CONSUMER LAWS & THE FAIR CREDIT REPORTING ACT
It’s time you know your rights & why this is critical to building your solid financial future.
The Fair Credit Reporting Act (FCRA) is a federal law enacted in 1970 that governs and regulates how consumer reporting agencies use your information and who has access to such information. This FCRA has slowly grown over the last four decades, buts its intent remains the same: to protect the privacy and integrity of an individual’s information as well as creating guidelines that govern what information a credit bureau can and cannot report. If a violation of the law occurs by any of the bureaus, the law provides an individual with remedies to gain compensation against a violating consumer reporting agency. A consumer reporting agency, under the broadest sense, encompasses credit bureaus and any company or person who collects and sells your credit information to a third party looking to decide about you based on your credit.
The good news is, that under the FCRA, consumers have the following rights against credit reporting agencies’ abuses of your information.
- A consumer shall have access to one free credit report per year,
- A consumer may request their credit score from the bureaus, but there is generally a fee attached,
- Consumers have the right to know what is in their file, thereby giving you the ability to investigate and dispute credit information on your file,
- A consumer can correct or delete any inaccurate, incomplete, or unverifiable information within 30 days of the credit reporting agency’s receiving notice of a consumer’s dispute,
- Credit reporting agencies must refrain from reporting credit information that is more than 7 years old, and 10 year for bankruptcies,
- The FCRA limits who can request a credit report from the bureaus, and
- If an employer wants to gather your credit information, the consumer must consent before an investigation.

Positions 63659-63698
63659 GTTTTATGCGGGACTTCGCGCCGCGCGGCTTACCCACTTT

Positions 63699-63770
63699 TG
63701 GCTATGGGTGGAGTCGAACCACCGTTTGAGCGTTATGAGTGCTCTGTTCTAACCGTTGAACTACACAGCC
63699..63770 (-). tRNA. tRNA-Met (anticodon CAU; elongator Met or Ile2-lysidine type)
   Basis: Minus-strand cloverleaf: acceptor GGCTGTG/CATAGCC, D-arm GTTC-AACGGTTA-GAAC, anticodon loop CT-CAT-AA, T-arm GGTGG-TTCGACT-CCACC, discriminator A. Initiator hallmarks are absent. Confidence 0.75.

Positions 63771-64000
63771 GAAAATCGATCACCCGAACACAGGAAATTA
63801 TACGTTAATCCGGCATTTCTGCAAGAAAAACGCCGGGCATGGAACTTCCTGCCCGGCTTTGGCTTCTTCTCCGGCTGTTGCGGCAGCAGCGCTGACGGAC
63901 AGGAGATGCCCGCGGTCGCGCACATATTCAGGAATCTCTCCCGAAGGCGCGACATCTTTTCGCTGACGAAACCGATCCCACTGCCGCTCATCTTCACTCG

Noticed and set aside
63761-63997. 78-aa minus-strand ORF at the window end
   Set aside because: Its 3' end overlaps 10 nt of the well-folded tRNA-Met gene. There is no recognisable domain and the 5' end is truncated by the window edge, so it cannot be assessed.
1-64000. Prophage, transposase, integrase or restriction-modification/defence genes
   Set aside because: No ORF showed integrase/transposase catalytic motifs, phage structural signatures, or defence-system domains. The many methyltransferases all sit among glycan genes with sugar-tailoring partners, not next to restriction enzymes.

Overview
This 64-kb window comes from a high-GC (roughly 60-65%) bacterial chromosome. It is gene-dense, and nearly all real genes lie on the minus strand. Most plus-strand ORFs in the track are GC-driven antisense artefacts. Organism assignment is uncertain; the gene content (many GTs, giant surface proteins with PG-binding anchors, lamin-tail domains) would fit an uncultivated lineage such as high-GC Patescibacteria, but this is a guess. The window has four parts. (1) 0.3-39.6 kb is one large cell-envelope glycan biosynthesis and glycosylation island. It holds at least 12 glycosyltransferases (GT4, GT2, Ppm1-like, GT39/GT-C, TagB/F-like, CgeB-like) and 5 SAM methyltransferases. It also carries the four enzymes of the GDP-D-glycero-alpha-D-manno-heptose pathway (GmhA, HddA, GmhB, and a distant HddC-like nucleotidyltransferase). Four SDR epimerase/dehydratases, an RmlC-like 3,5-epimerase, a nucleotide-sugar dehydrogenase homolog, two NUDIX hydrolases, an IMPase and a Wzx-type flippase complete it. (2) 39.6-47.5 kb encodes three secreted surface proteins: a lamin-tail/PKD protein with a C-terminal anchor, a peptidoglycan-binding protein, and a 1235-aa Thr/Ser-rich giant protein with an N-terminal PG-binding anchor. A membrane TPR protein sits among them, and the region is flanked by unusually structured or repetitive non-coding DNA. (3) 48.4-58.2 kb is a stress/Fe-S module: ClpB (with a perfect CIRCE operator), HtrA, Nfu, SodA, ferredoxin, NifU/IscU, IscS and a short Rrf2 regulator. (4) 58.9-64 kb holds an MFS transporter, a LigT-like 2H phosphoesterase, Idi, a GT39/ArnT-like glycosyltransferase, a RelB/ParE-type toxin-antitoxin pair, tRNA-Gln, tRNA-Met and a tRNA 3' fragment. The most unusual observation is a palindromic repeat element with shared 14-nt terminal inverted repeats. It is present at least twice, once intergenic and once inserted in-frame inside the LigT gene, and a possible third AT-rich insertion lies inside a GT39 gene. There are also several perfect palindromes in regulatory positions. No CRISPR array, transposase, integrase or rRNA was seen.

Aside from the guidelines of what can be reported and how to dispute such information, the FCRA also regulates how information suppliers – also known as your creditors – report information. They must not report anything they have reasonable cause to be inaccurate. They have a duty to promptly update any inaccurate information they’ve previously supplied.
If a credit reporting agency, information supplier or user violate the FCRA, the statute allows an individual to pursue damages in both state and federal court.
How Does the FCRA Help?
The FCRA is a wonderful tool that protects consumers and promotes fairness, accuracy and privacy, if used properly. By leveraging the guidelines and rules in the FCRA, credit resolution companies, like Integrated Loan Assistance can provide great benefits to individual consumers. Although the FCRA has guidelines that can be used by the consumer individually, most credit repair companies have methods and practices that abide by the FCRA’s investigation guidelines.
Integrated Loan Assistance (ILA) has created a process that carefully follows the guidelines of the FCRA to resolve these issues and clear your credit profile of any erroneous errors.
ILA has helped thousands of clients remove inaccurate and damaging information from credit reports of all three agencies – Equifax, Transunion, and Experian – thereby increasing a consumer’s credit score.